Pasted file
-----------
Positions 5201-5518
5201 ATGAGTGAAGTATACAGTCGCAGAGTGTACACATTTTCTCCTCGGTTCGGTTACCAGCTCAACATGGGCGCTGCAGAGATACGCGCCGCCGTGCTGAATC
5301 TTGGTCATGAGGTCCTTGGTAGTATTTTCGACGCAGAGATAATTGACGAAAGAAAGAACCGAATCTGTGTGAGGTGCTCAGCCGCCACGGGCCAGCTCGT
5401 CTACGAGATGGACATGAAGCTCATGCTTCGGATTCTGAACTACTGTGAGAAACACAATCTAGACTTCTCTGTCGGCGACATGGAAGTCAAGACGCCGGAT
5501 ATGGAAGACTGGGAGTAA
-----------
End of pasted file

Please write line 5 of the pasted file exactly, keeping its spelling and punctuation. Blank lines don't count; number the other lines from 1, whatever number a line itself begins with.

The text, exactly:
5501 ATGGAAGACTGGGAGTAA